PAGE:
Above photo via Occupy Philadelphia.
Anger over the Philadelphia School District’s funding crisis spilled Thursday from the streets of Center City to district headquarters, where the School Reform Commission held its last scheduled meeting before the start of classes next month.
In midafternoon, more than 1,000 protesters, many in red T-shirts and carrying signs and banners, marched from the Comcast Center at 17th Street and John F. Kennedy Boulevard to the district’s offices on North Broad Street. Later, at the meeting inside, parents, students, and teachers told the SRC that they were alarmed by the financial problems and concerned about whether schools could open safely and educate students with fewer staff.
Community activist Orlando Acosta said he was urging parents to keep their children home when school begins. “Don’t send your kids to school until they get more funds,” he said.
Although the commission voted without comment to accept a donation of $228,000 from the Home and School Association of Science Leadership Academy to hire back two full-time teachers, several speakers said they were worried that the gift could start a trend that could widen inequities among district schools.
Joan Taylor, a member of the Alliance for Philadelphia Public Schools, said that while she wished she could applaud the hardworking parents at SLA – a sought-after magnet high school – for raising nearly a quarter of a million dollars, she could not. “They are taking care of their own children, buying two teachers for their school,” Taylor said. She said the parents’ action was well intended but cautioned that it could make it harder for schools that did not have the ability to raise such funds. “Now that SLA has made itself independent of the allotted budget, doesn’t that set up an expectation for other schools to do the same?” she asked, adding that since “SLA has, in effect, created its own gated community within the School District, can we now expect to see more schools and neighborhoods that are prosperous do the same?”
Other speakers lamented the shortage of counselors and aides. Two parents from Powell School in Powelton Village said that they feared the loss of staff as the school absorbed students from a shuttered school and that the district’s plan to combine some second- and third-grade classrooms would shortchange children’s learning opportunities and undermine one of the district’s top elementary schools. “You are destroying a high-performing school,” warned Robin Dominick, the president of Powell’s Home and School Association.
The commission also voted to make some changes to the district’s code of student conduct and strengthen anti-bullying and harassment policies. Superintendent William R. Hite Jr. said: “Our intentions with these policies is to communicate to all students, parents, families, and staff that the School District does not tolerate bullying or harassment of students in our schools.” He said the newly revised policies would provide clear guidance to help students report problems and detail how schools should respond appropriately.
The commission also approved facilities agreements with three charter operators that previously were approved to convert five low-performing district schools into Renaissance charter schools. Under the agreements, the operators will pay the district monthly costs to use the buildings and cover maintenance expenses.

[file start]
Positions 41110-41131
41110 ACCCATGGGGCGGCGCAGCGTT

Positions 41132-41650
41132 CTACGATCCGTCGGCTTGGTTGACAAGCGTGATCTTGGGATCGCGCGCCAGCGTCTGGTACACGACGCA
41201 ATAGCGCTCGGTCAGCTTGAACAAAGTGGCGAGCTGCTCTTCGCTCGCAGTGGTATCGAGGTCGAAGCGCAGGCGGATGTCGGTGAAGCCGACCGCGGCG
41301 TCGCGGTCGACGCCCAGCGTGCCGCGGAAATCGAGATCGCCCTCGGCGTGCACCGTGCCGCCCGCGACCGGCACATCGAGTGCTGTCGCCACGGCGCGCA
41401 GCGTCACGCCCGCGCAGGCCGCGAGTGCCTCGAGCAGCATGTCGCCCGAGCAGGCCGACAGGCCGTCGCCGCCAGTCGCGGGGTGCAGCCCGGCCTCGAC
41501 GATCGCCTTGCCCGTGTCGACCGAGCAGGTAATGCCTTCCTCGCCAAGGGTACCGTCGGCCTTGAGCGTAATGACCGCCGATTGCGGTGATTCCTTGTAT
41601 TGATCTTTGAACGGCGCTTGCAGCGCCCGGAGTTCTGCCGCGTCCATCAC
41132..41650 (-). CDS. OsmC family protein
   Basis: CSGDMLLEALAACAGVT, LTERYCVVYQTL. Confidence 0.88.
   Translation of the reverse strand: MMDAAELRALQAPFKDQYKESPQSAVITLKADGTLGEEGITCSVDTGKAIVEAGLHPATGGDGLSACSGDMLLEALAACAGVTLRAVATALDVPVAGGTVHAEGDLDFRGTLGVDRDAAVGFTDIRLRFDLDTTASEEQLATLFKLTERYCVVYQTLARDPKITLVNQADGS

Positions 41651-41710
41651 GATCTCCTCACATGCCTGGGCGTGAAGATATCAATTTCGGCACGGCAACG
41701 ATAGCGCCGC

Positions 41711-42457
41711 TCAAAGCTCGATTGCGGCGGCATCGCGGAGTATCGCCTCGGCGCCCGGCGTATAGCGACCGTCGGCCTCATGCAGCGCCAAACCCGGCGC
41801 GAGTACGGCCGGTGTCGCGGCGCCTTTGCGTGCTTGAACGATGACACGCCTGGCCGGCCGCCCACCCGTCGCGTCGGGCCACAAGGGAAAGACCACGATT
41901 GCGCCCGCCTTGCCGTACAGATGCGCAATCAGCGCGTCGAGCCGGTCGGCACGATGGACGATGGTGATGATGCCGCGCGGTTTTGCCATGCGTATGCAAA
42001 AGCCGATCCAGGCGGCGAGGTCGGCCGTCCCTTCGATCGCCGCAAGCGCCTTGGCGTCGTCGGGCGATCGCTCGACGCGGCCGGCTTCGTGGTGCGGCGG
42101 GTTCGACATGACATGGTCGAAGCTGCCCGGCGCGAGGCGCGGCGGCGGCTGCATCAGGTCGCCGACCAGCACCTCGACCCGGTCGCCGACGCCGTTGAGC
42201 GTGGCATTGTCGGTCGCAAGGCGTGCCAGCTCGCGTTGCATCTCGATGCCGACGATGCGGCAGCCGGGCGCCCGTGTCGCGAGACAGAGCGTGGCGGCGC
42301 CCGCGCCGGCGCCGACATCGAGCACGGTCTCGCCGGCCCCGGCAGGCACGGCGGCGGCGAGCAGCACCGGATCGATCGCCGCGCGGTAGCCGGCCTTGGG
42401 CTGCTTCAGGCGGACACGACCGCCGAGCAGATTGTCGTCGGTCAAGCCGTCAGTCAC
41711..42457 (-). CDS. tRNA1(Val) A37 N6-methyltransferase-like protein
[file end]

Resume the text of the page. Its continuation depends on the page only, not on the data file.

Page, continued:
Earlier, during the afternoon rally, participants sought to make the point that businesses should pay higher taxes to support the schools. Standing outside the Comcast Center, Brian Marr, 54, a middle school teacher, said: “Look at that building. I wonder what kind of tax breaks they got.” (Comcast spokesman John Demming said that although the Comcast building, owned by a separate company, received a 10-year property tax abatement, “in 2012 Comcast paid over $354 million of state and local taxes and fees to Pennsylvania and its localities, including over $70 million in Philadelphia.”)
Escorted by police, the marchers made their way around City Hall and up Broad Street, chanting, “You say cutbacks, we say fight back.” At the back of the crowd, Jelani Taylor, 5, who is about to enter kindergarten, struggled to keep up with his mother, Liz, a history teacher at Masterman School. “Why are we marching?” she asked her son. “School funding!” he answered.
Students, teachers, and labor leaders addressed the crowd outside the district’s offices, decrying the budget cuts. “We have one thing to say to the people inside,” said Ted Kirsch, president of the American Federation of Teachers’ Pennsylvania chapter. “Shame on you.”
The agreement reached last week under which the city will borrow $50 million to allow the schools to open on time in September will not do enough to restore critical staff, supplies, and programming, said Jerry Jordan, president of the Philadelphia Federation of Teachers. “We still have almost 3,500 people laid off,” Jordan said. “It is a disgrace that the SRC, the governor, and the mayor are allowing this to happen.”
Several speakers remarked that the weather underscored their mission. Dark clouds descended on the Comcast Center, thunder drumrolled while the marchers reached City Hall, and rain poured down as they turned onto Broad Street, and when they reached the School District offices, the sky cleared. “We’re going through a storm right now, but we’re going to come out on the other side,” one woman shouted. “Sunshine always follows the rain.”